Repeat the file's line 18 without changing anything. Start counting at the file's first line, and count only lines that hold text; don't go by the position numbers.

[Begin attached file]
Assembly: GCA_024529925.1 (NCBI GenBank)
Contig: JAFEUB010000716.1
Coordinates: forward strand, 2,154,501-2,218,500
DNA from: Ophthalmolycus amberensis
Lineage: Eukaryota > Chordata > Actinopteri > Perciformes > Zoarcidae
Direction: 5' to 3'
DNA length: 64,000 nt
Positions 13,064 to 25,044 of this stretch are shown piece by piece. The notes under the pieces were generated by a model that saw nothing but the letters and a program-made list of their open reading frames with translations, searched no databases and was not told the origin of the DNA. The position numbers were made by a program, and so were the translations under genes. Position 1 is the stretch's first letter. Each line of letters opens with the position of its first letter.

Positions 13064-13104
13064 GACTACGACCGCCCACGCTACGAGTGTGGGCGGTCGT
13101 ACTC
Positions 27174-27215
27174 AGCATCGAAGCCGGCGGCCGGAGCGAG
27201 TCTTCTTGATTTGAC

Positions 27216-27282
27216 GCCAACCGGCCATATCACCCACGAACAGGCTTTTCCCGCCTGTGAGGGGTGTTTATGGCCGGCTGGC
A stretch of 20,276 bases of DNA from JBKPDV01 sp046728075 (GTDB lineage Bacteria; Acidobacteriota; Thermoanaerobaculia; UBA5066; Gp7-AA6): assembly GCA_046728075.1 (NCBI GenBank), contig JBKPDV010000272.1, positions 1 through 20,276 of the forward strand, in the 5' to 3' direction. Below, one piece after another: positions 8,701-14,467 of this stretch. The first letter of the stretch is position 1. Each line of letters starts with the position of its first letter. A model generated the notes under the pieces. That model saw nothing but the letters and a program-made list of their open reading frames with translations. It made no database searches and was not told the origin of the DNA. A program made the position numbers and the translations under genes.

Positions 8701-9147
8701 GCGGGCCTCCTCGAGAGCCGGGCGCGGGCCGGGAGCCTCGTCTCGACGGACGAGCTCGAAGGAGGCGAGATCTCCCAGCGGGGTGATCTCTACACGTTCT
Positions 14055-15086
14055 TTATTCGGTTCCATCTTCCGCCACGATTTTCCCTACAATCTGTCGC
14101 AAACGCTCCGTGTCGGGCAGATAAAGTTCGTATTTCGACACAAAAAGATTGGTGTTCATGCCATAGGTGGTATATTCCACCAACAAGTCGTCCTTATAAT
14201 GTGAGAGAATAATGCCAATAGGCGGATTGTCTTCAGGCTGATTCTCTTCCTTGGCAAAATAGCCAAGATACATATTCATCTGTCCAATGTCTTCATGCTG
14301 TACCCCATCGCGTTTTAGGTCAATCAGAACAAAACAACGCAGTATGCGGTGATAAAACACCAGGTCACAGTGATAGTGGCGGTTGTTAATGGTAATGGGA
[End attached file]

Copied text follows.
Positions 8701-9147